Brazil is one of the key areas for biofuels production and growth and Ghisolfi used the country as an example of how the wider company designed and implemented new technology to compliment the region's abundance of sugar cane, while also expanding output by targeting gaps in the market.

"New regulations in Brazil where burning to remove the cane straw from fields of sugarcane, have been banned, has allowed us to use new technology to create biofuels from the newly discarded leftovers. We now have new technology that allows us to use the leftover leaves and stalks from sugarcane and therefore increase production by 40 percent without causing an upheaval in the way Brazil does business," said Ghisolfi.

With a number of plants coming online around the industry and with established technology being implemented even the independent energy agencies are predicting a surge in growth over the next few years.

The EIA estimates cellulosic biofuels output could grow to more than 5m gallons in 2013 as several commercial-scale facilities are ramping up operations.

"Even more plants, with proposed capacity of about 250 million gallons, could begin production by 2015," said the report [Fig 1.]

Figure 1 (Source: EIA)
Figure 1 (Source: EIA)

In the Independent Energy Agency (IEA) benchmark World Energy Outlook 2012 report published November last year, in 2035 the share of renewables, including traditional biomass will see world primary energy demand increase by 18 percent.

"This rapid increase is underpinned by incentives to overcome market barriers, falling technology costs and rising fossil fuel prices," said the group.

In terms of biofuels production, the IEA forecasts an increase to 4.5m barrels per day in 2035, from 1.3m barrels per day in 2011.

"This year will be an absolute turning point for the industry and for appetite for investment as we will have evidence of proven technology, output and therefore demonstrate the economical sustainability for a company," said Ghisolfi.

"We are definitely seeing a market for biofuels investment as banks and finance firms can now reap the benefit of investing with the return but not having conversion risks and costs, which is the combination of direct labour costs plus manufacturing overhead costs," he added.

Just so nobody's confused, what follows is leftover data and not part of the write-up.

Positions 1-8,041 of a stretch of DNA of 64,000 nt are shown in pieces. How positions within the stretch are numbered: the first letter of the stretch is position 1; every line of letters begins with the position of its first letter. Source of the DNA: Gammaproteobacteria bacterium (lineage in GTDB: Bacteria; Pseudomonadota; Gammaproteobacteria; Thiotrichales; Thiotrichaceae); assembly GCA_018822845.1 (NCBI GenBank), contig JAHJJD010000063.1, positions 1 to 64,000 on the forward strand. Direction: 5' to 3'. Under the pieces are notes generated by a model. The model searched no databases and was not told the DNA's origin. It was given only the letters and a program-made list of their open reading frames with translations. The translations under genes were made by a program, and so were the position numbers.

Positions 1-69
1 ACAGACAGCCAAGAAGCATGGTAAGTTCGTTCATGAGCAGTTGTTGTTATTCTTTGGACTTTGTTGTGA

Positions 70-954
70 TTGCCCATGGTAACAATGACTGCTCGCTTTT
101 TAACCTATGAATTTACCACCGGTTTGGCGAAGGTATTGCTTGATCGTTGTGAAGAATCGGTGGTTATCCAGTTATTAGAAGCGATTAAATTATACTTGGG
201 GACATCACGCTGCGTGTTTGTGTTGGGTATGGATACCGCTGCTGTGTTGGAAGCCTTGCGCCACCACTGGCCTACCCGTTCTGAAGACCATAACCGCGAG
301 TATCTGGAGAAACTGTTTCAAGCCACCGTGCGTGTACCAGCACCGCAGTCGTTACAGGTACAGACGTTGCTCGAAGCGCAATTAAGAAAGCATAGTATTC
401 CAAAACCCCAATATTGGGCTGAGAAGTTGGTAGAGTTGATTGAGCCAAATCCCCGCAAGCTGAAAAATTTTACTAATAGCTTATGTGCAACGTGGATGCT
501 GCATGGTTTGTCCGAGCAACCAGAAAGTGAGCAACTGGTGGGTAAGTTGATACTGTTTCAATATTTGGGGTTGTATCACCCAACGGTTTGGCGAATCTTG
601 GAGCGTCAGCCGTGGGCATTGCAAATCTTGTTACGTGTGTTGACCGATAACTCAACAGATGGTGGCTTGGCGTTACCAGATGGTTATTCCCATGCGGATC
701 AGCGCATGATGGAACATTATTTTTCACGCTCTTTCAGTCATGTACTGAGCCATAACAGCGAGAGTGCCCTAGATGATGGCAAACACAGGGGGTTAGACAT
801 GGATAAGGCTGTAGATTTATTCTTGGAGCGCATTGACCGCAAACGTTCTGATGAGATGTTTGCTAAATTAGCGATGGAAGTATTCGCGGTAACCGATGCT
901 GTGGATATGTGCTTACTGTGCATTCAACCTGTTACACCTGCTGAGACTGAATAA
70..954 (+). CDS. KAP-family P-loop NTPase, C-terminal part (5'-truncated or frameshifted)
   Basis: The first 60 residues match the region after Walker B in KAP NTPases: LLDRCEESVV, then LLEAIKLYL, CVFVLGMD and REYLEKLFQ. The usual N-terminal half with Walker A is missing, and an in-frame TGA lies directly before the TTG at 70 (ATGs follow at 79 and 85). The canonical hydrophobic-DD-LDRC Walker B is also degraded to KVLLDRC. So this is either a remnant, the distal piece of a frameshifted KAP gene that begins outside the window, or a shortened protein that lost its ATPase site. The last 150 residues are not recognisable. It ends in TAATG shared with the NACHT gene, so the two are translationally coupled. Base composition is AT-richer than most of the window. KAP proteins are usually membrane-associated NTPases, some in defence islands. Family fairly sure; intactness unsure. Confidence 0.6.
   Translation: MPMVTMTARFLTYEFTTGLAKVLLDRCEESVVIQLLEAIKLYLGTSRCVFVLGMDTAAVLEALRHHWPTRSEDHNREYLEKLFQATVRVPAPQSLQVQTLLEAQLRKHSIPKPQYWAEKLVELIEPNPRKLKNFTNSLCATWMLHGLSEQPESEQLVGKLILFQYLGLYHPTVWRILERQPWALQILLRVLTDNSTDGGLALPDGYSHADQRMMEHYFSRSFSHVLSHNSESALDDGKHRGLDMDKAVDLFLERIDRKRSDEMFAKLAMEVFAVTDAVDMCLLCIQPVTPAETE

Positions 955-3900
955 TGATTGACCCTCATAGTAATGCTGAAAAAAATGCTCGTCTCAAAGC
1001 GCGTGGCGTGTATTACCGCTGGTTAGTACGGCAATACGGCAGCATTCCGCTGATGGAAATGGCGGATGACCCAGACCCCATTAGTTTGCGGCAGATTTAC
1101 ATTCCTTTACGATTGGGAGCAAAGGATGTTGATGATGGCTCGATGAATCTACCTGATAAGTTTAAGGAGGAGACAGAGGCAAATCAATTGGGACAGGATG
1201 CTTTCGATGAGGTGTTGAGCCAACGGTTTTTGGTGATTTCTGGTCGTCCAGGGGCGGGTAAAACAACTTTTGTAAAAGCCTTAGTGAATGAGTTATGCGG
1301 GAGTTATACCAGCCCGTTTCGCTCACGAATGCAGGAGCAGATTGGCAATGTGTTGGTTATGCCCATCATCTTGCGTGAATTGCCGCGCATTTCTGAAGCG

Beta Renewables' commercial-scale production at the Crescentino plant in Italy is one of the first to use processes that keep costs to a minimum.

Beta Renewables uses a 'second-generation' cellulosic biomass technology called Proesa, which takes non-foodchain crops, or feedstocks, like giant reed or agricultural waste material like sugarcane bagasse, and 'softens them up' to turn them into separate streams of different types of sugary liquids. The Italy plant will use the region's different agricultural harvest each season, by producing biofuels from wheat straw iand corn straw in the summer, rice straw in the winter and in between Winter and the summer, eucalyptus

These processed sugars can then be used to produce biofuels and biochemicals that meet emerging national requirements and have a smaller environmental footprint than fuels and chemicals made from oil or natural gas [Fig 2.]

With 21 patents pending for their technology, Beta Renewables said the the efficiency of the process, allows the company to deliver market-leading cost of sugars without subsidies, helping speed widespread adoption of bio-products.

"We are convinced that now we have proven technology in place, production turned on, we and the rest of the industry will see a real change and appetite for biofuels for the long term," said Ghisolfi.

Guido Ghisolfi, Chief Executive Officer, Beta Renewables will be a keynote speaker at this year's World Biofuels Markets 2013 conference

Figure 2. Proesa Process (Source: Beta Renewables)
Figure 2. Proesa Process (Source: Beta Renewables)